Good things come in threes, right?
A triptych is essentially a picture in three parts. It is a unified artistic or photographic theme broken into three distinct, but related images (or sometimes, three repeated images, if that’s the effect sought by the photographer or artist).
How the images are related to one another, and the manner in which they relate to each other tells a story, establishes a viewpoint, or is a visual commentary on the subject. Because images in a triptych are meant to be viewed together, the overall impression is more harmonious than that of three unrelated and differently-themed pictures (which may also vary in size and framing), hanging together on a wall.
Why do consumers choose to purchase, and artists and photographers to create triptychs? There are several reasons:
From a purely compositional perspective, objects or framed items that are grouped together in odd numbered configurations are generally of greater visual interest, and more pleasing to the eye than equally spaced and more “rigid” arrangements.
For the artist, a triptych offers an “expanded canvas” to get his or her vision, creative message, or critical concept across to the observer. Three panels offer a central creative focus, plus two supporting side panels. Triptychs are for telling a story, for combining multiple viewpoints, for inducing a reaction in the viewer, or for handling such concepts as past, present, and future; beginning, middle, and end. Three is a manageable number of scenes or images with which to display a scene, impart an idea, or denote progression.
For the purchaser, a triptych solves a number of problems: a) Buying a triptych is generally less expensive than purchasing three distinct compositions by the same artist, or differing artists, b) A triptych has a unified theme and the same artistic or photographic style, thus solving decision dilemmas regarding selection, grouping and arrangement of differing art images, and c) Triptychs fill a wall.
The number ‘three’ is an innately balanced number, and it lends itself well to decorating needs. If there is a long wall in your home, apartment, or office that requires something to break up a tedious expanse of white, a triptych is the solution. Need something significant and impactful in your living area – above a sofa, for instance, or in a dining room? Look for a triptych. A triptych is perfect to hang above a cabinet, a sofa, a chest of drawers, king bed, or in a dining room, or entrance.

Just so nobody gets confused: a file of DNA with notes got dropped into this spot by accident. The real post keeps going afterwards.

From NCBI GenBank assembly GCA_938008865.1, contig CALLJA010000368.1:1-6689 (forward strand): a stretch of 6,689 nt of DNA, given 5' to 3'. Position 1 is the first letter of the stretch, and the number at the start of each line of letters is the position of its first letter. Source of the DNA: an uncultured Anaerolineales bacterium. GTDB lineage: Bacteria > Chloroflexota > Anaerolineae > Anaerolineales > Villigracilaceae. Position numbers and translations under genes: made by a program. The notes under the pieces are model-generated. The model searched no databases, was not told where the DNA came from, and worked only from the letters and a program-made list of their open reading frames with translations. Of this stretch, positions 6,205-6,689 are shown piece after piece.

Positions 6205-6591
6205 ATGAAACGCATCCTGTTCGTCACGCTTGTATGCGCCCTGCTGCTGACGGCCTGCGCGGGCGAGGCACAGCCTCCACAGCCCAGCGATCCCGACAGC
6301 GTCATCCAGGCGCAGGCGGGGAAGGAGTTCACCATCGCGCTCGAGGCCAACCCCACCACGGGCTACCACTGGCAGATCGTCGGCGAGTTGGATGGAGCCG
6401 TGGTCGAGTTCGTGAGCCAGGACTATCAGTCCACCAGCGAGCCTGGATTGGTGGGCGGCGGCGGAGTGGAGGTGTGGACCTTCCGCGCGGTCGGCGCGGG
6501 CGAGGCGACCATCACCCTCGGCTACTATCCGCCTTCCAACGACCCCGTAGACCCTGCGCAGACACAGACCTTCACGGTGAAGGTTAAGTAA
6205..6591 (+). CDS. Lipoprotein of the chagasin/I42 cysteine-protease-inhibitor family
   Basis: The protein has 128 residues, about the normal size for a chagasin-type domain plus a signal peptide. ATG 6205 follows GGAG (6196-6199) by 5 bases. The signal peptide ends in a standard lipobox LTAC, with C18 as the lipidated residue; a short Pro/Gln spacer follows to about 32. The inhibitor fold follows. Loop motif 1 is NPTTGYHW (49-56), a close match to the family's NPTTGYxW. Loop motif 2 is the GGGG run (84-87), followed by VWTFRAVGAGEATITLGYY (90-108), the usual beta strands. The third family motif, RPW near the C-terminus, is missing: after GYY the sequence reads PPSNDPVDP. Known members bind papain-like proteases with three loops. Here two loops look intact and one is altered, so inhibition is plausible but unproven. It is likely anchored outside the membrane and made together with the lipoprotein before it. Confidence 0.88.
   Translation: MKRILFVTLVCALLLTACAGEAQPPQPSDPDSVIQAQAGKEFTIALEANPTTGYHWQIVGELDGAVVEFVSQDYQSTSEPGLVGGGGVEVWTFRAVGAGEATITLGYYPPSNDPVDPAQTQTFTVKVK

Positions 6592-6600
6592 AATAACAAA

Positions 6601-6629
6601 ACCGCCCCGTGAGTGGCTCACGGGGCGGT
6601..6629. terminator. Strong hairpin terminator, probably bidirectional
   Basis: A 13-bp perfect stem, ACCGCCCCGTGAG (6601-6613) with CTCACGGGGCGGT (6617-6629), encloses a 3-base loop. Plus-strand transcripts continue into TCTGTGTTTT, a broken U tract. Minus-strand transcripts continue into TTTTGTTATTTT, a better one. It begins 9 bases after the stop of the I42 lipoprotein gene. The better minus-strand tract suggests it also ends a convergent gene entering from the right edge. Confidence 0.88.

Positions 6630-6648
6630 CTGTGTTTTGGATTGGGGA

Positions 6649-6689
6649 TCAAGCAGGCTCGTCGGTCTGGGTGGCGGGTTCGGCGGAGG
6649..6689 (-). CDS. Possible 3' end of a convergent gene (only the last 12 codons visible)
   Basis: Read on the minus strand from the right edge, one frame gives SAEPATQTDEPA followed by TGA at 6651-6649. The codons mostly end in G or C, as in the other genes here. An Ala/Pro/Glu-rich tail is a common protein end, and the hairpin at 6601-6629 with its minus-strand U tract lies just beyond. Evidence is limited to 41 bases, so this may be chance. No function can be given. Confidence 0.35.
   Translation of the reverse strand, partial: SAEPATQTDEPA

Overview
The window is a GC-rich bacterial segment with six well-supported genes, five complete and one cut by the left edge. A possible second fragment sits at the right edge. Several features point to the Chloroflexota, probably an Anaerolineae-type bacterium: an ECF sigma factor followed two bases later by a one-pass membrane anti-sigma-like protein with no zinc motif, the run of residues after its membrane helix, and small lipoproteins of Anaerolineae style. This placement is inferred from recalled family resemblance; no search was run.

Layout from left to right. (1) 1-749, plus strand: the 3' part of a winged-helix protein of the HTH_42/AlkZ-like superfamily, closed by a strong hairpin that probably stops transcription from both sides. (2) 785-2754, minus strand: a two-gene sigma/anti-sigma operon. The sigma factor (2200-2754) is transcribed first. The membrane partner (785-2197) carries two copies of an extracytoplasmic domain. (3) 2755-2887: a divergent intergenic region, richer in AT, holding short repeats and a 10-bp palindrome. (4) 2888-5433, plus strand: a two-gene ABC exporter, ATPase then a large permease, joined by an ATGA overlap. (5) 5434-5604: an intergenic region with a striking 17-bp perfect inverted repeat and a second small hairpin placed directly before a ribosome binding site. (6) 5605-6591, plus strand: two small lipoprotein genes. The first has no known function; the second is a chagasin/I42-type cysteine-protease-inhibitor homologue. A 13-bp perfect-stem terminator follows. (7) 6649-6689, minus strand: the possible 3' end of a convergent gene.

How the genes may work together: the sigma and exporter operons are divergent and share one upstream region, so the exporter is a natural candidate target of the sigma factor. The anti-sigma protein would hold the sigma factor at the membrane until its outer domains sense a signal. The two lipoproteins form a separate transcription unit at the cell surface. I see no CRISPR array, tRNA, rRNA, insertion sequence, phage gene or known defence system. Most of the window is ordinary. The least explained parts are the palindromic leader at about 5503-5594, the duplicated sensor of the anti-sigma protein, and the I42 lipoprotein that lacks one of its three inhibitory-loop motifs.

With minimal decorating experience, you can create amazing spaces using a photographic art triptych! Use the triptych to center the décor, determine the style, or “feel” of a room, and then emphasize it further with dramatic lighting, and a plant or two. Voila – you’re a pro!
Use a triptych to disguise defects, to optically magnify or reduce the size of a room, or to refocus attention in an awkward space. The eye can be easily fooled. Triptychs can be used to coax or draw the eye in a horizontal direction, or to lower the focus – a great tactic for apartments with unattractive popcorn ceilings or a still-visible old water stain! A triptych can be utilized to make a large room feel smaller, or to make a small room seem larger than it is. The elements of a triptych can be spaced as generously or as tightly as necessary, and still retain artistic and photographic integrity.
Bang for your buck! Need we say more? A triptych makes an instant statement, without a doubt, but it also invites exploration and contemplation. Possibilities for self-expression through owning a triptych are endless, as is the potential for its viewers’ appreciation, and the many interesting conversations it may prompt.